When Judy Basteri looked at the three-story house in Somerville, she knew, without even taking a peek at the bathrooms or the kitchen, that it was perfect.
The realtor showed me the basement and said, "This would be good space for your dogs," chuckles Basteri, president of Pet Companions, in Somerville. What Basteri had in mind for her dogs, however, was the entire house.
Only a few barks resonate when the doorbell rings at 191 Broadway. But inside, more than 20 dogs are experiencing a canine kind of heaven while their owners are at work.
Gus, a chocolate lab, gallops up to greet a visitor while wriggling happily and carrying a sodden rawhide in his mouth. Mixed-breed Taylor worms his way through the pack of wagging tails, ignoring tiny Otis, a Jack Russell terrier, who scampers unhindered among the 80 legs. And Ed, the lone basset hound, just woofs.
The frenzied competition for a pat soon dies down. Some dogs retire to a double bed, while others loll on the couch or tussle over a rope ring. Most end up following Basteri into her office and settling down on hair-covered blankets and dog beds, chewing or napping.
"Dottie! Very pretty. Lie DOWN!" Basteri commands a young yellow lab who prances before her, holding a blue bone. Dottie eventually obeys, and Basteri is free at last to recount her journey from a teacher of special education to a day care provider for dogs.
It started 11 years ago when she had a deaf cat she was reluctant to leave in a kennel while she traveled. Having her sister come to the house took care of that problem, but Basteri began to wonder if there weren't other pet owners facing similar dilemmas.
"So I put up signs, and my phone started to ring," Basteri says simply. "I thought I'd be getting vacation clients, but people wanted their dogs to be walked in the middle of the day. But there are so many dogs you can walk. And the middle of the day is only so long." She talks while holding her coffee cup down so Max, a black mutt, can lap up the dregs. "So I created doggy play group and doggy day care."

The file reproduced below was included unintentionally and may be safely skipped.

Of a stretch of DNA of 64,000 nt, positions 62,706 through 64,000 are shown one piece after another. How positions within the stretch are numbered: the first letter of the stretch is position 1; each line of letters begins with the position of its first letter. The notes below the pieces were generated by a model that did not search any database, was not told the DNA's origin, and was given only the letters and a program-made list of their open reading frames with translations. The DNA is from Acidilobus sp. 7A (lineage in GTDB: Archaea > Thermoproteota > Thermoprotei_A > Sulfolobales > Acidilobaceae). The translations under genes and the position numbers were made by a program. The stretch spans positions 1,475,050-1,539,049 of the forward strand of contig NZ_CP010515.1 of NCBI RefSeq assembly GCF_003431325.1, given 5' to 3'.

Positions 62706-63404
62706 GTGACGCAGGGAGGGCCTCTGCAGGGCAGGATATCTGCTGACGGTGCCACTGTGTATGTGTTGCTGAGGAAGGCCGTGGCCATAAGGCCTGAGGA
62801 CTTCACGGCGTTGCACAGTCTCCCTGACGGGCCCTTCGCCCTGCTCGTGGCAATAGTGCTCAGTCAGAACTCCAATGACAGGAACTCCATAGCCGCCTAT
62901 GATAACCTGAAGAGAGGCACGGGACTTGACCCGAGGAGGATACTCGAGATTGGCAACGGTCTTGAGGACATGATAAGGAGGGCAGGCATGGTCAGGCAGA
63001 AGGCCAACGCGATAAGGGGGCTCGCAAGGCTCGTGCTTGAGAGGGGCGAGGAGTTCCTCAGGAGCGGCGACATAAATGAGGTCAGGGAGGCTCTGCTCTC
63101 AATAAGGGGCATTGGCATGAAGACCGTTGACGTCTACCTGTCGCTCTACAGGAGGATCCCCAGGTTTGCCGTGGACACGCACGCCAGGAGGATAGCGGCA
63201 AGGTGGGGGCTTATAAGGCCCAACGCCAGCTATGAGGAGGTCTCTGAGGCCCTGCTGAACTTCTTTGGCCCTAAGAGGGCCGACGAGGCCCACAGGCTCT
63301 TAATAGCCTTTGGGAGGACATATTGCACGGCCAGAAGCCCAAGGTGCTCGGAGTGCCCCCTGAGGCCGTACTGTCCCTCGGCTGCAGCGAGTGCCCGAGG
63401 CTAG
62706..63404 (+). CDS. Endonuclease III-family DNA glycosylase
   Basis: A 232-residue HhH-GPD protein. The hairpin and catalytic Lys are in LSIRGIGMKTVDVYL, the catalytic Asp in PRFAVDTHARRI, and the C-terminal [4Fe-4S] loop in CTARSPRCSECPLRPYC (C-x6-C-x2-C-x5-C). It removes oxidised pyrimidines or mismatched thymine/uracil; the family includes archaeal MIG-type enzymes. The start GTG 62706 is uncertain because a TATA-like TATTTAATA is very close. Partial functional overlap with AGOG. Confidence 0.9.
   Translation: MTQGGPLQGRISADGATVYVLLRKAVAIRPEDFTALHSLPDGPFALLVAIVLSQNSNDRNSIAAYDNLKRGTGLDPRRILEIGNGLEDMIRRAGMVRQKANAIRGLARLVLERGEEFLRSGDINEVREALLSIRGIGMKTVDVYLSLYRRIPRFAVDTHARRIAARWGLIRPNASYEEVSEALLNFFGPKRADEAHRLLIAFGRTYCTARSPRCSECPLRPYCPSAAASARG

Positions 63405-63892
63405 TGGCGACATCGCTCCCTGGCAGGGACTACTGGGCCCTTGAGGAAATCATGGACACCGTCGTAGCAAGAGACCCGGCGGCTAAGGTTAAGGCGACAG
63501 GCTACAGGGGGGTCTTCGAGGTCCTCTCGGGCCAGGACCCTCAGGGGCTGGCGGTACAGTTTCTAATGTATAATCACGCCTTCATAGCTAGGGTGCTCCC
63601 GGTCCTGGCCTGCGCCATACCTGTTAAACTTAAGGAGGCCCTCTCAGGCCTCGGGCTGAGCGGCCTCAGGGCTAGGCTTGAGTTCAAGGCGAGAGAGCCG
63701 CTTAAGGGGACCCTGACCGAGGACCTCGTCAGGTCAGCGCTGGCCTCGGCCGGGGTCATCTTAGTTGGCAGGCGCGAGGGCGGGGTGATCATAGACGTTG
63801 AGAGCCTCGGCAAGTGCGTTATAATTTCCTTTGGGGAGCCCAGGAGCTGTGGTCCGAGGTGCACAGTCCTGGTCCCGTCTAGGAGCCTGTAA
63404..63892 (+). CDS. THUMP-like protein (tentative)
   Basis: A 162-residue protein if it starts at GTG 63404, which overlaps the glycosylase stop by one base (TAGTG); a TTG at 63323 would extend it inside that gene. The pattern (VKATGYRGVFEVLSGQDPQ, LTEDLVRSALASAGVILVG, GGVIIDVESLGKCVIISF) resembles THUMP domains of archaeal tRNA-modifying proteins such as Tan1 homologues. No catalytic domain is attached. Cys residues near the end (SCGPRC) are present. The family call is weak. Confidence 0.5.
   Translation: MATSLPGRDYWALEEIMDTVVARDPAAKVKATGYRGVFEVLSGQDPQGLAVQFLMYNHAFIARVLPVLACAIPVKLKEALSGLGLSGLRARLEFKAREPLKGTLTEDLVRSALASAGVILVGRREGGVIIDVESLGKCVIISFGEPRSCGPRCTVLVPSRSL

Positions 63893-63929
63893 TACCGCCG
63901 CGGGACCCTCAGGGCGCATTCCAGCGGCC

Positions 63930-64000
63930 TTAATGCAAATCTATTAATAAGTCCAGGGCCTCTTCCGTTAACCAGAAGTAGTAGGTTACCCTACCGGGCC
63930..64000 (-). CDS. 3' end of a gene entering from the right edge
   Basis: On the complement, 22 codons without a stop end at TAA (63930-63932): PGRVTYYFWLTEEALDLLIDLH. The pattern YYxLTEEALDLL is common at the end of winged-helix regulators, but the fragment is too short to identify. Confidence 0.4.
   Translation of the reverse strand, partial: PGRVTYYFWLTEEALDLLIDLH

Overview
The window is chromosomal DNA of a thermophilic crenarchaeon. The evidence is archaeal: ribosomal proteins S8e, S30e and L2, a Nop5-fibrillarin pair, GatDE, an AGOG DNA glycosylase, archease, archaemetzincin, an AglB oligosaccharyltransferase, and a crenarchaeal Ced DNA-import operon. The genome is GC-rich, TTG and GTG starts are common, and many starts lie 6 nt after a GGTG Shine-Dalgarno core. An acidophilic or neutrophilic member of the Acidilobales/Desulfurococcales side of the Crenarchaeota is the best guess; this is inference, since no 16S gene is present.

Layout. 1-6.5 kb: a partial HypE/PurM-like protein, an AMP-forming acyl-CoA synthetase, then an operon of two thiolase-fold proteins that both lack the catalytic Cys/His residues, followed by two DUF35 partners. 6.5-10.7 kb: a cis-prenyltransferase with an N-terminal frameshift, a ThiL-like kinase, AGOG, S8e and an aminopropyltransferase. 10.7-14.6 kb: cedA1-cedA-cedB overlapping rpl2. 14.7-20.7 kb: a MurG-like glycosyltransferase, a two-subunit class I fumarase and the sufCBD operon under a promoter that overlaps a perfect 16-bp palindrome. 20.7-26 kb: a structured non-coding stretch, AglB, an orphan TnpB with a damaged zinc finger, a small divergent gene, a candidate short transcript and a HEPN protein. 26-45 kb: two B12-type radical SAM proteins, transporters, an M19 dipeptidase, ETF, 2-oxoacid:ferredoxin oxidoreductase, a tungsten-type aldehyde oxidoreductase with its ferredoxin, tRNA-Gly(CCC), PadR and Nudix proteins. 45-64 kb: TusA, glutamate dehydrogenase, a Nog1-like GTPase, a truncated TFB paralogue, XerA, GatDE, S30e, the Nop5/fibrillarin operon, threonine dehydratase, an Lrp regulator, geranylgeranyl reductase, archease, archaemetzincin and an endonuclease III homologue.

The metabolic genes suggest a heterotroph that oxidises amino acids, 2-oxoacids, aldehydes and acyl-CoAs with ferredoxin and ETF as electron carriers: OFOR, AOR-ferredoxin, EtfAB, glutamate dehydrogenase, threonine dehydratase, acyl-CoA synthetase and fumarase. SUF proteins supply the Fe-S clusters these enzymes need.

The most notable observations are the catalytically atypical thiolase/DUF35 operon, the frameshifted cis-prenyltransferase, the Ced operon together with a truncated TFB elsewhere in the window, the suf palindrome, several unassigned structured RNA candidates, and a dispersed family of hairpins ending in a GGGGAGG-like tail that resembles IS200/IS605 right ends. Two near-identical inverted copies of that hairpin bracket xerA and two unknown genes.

A staff member lives on the second floor, but Basteri lives elsewhere, arriving during the day to supervise, screen potential clients, mediate disputes over toys, dole out treats, and, of course, clean up the yard.
"It doesn't bother me," she insists. "Really." Nor does it bother the neighbors, she claims, although her decision to create a doghouse was initially met with skepticism.
Basteri keeps the stereo turned to WBUR; classical music, she insists, calms the dogs. At $22 per day for day care, such pampering doesn't come cheap. It's less expensive to enroll Fido in one of the two play groups, where dogs get picked up and dropped off from a customized van, but Basteri still boasts over 500 human clients. "These dogs are people's children," she says, glancing at a sleek greyhound flopped on a plaid bed atop two other dogs.
"Are you comfortable, Benjamin?" she asks. "Because it's important that you're comfortable."
Benjamin is only one of the 14 sprawled around Basteri in various states of relaxation which vanishes the instant Gracie, an elegant golden retriever, is dropped off, causing a flurry of sniffing.
It's no trouble getting Gracie to stay with Basteri, says owner Nancy Kays-it's getting the dog to leave. "Sometimes I think she'd just like to stay there and have me visit," Kays laughs. Basteri she calls, "just a live wire! She's just got such a command over all those dogs-it's amazing!"
Basteri presides over her now-settled pack, musing over how much fun she has. "I just love my dogs. Material things are not important to me," she insists. "They're replaceable." As if on cue, Dottie begins gnawing on a chair arm. Basteri laughs, gently reprimanding the dog, then takes in the tranquil scene and says, "The world would be a better place if we were all treated like this."
-Sarah P. Jones
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